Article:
After years of waiting, Friday morning the law against human trafficking was published in La Gaceta, the official government newsletter.
The legislation includes new provisions and raised the penalties for the trafficking of persons.
For example, in the case where the victim is a minor or a person with disabilities, the prison term is from 10 to 15 years, up from 6 to 10 in the 2009 amendment.
The law also lists human trafficking as a crime of organized crime and adds one dollar more to the “exit” tax – tax paid for leaving the country at the airports.
The increase tax will be used to strengthen and fight against human trafficking.
According to the immigration service, between 2009 and current, there have been 91 victims of this type of crime in Costa Rica.
The legislation had received second and final vote last November.
Human trafficking in Costa Rica (from Wikipedia)
Costa Rica is a source, transit, and destination country for women and children subjected to trafficking in persons, specifically forced prostitution. To a lesser but increasing extent, Costa Rica is a source, transit, and destination country for men, women, and children subjected to conditions of forced labour, particularly in the agriculture, construction, fishing, and domestic service sectors.
Costa Rican women and children are forced into commercial sexual exploitation within the country, and to a limited extent, in Nicaragua and Mexico. Women and girls from Nicaragua, the Dominican Republic, Guatemala, Colombia, and Panama have been identified in Costa Rica as victims of forced prostitution.
Child sex tourism is a serious problem, particularly in the provinces of Guanacaste, Limon, Puntarenas, and San Jose. Child sex tourists arrive mostly from the United States, Germany, Sweden, and Italy. Young men from Nicaragua, Vietnam, China and other Asian countries, are subjected to conditions of forced labour in Costa Rica: during the reporting period, nine Vietnamese men were found in conditions of forced labor in the fishing industry. Costa Rica serves as a transit point for foreign nationals trafficked to Mexico, Canada, the United States, and Europe.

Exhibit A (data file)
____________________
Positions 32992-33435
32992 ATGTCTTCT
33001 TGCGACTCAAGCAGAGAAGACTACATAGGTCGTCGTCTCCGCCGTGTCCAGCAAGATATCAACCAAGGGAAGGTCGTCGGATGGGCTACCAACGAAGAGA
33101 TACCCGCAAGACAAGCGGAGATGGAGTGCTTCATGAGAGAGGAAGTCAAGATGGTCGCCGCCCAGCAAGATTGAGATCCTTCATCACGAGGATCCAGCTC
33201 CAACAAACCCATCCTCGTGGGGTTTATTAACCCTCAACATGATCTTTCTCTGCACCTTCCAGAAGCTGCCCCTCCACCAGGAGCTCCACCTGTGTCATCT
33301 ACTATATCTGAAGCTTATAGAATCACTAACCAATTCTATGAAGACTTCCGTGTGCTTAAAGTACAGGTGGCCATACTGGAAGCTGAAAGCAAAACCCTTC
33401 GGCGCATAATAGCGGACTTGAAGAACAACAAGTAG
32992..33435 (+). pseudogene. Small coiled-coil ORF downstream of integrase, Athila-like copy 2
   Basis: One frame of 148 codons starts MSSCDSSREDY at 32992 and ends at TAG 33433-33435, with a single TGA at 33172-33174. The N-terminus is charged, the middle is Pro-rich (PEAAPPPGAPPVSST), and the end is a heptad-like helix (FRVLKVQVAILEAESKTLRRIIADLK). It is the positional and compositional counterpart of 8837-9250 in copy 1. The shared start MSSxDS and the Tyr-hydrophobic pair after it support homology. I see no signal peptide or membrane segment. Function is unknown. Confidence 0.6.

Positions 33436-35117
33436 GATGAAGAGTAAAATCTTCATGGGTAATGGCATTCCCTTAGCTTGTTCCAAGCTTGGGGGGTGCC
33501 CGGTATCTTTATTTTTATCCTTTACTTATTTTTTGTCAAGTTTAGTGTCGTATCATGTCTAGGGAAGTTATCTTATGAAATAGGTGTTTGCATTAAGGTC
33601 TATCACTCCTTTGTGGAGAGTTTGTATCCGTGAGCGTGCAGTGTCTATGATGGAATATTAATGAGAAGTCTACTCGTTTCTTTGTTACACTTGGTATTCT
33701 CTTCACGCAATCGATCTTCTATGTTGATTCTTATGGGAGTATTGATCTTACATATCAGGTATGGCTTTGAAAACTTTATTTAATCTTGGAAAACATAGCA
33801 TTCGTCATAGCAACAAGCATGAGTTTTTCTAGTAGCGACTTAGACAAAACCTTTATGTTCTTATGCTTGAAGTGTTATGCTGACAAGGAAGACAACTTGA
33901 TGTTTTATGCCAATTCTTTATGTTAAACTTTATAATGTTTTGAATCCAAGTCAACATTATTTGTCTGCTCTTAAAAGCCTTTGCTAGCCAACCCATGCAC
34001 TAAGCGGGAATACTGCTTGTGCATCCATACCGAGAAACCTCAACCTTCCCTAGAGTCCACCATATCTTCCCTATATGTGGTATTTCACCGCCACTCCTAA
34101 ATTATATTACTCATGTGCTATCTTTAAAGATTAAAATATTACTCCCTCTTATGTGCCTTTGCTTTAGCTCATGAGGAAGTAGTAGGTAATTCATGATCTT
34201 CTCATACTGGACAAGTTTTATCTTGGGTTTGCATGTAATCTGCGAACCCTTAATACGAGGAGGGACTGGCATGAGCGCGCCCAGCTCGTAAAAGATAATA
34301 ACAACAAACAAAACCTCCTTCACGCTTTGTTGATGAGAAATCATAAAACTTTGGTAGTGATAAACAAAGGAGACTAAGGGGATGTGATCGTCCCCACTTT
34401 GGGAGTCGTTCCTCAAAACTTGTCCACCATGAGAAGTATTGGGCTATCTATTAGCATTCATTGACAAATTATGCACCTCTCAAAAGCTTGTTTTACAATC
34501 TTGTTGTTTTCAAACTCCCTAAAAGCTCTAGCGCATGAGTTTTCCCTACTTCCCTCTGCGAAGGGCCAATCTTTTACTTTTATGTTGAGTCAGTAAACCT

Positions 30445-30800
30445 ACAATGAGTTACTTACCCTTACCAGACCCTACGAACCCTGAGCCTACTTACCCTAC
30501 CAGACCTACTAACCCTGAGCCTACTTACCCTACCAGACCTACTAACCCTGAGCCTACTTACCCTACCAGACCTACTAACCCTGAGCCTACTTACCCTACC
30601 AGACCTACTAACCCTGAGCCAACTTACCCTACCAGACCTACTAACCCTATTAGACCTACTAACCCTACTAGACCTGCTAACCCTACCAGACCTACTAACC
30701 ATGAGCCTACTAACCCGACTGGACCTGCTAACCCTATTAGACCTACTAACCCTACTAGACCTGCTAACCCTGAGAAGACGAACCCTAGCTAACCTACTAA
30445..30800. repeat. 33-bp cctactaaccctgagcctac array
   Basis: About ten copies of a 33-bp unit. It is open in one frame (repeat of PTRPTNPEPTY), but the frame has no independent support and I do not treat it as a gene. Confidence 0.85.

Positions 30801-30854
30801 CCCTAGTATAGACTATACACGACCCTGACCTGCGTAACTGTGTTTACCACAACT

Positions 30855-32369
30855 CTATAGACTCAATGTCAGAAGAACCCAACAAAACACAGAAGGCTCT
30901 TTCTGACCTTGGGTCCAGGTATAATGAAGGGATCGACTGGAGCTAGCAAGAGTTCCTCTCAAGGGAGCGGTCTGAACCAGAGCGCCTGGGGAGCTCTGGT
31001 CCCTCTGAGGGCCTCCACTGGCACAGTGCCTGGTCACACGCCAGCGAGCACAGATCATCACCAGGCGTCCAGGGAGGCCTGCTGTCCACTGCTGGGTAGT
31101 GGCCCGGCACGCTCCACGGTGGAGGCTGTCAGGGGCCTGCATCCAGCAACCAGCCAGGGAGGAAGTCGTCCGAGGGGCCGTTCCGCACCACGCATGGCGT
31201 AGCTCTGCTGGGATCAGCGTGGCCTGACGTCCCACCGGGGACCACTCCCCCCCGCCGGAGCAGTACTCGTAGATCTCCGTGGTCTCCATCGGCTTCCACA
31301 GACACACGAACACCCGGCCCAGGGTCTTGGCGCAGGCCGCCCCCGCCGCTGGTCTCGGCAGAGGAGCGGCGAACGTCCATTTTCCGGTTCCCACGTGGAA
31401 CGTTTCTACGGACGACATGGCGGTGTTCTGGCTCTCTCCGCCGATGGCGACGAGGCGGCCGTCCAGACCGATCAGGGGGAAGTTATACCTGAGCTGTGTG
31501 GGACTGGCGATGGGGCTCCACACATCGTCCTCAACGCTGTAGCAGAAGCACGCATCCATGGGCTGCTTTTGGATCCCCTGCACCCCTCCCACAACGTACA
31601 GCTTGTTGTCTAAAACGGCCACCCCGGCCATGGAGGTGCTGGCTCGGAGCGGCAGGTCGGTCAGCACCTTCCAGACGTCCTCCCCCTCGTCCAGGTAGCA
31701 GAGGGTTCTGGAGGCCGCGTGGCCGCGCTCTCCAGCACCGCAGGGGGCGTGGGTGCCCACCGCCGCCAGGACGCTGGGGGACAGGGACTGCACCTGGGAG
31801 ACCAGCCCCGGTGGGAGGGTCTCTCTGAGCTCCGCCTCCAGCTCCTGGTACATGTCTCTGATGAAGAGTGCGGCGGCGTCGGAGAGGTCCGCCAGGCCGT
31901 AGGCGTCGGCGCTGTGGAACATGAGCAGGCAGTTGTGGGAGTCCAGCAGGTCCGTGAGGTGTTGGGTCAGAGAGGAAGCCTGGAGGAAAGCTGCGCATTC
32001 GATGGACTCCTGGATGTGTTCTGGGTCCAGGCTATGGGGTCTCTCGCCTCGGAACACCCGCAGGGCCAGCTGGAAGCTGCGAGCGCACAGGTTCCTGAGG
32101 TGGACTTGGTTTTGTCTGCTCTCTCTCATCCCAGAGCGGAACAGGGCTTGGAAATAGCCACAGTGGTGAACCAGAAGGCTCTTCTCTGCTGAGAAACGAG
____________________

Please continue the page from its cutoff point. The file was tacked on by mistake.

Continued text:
The Government of Costa Rica does not fully comply with the minimum standards for the elimination of trafficking; however, it is making significant efforts to do so. During the past year, the Government of Costa Rica continued to raise public awareness about human trafficking and trained many government officials, in addition to maintaining limited victim services. However, the government’s law enforcement efforts lagged with respect to holding trafficking offenders accountable for their crimes and in adequately addressing domestic cases of human trafficking.
The Government of Costa Rica sustained law enforcement efforts against human trafficking. The penal code prescribes penalties for the movement of persons both across borders and within the country for the purposes of prostitution, sexual or labor servitude, slavery, forced work or services, servile marriage, forced begging, or other forms of compelled service.
The statute also prohibits illegal adoption, which does not fall within the international definition of human trafficking. Sentences may be increased under aggravated circumstances, such as the victimization of a child or a trafficker’s use of deception, violence, intimidation, or coercion. The penalties set forth are sufficiently stringent and commensurate with those prescribed for other serious crimes, such as rape. The penal code additionally prohibit child sex trafficking and authorizes the use of expanded law enforcement and investigative measures, such as wiretapping and the use of anticipated testimonies, when undertaking human trafficking cases.
Human trafficking around the world
Human trafficking is the illegal trade of human beings mainly for the purposes of commercial sexual exploitation or forced labour. Trafficking is a lucrative industry. It is second only to drug trafficking as the most profitable illegal industry in the world.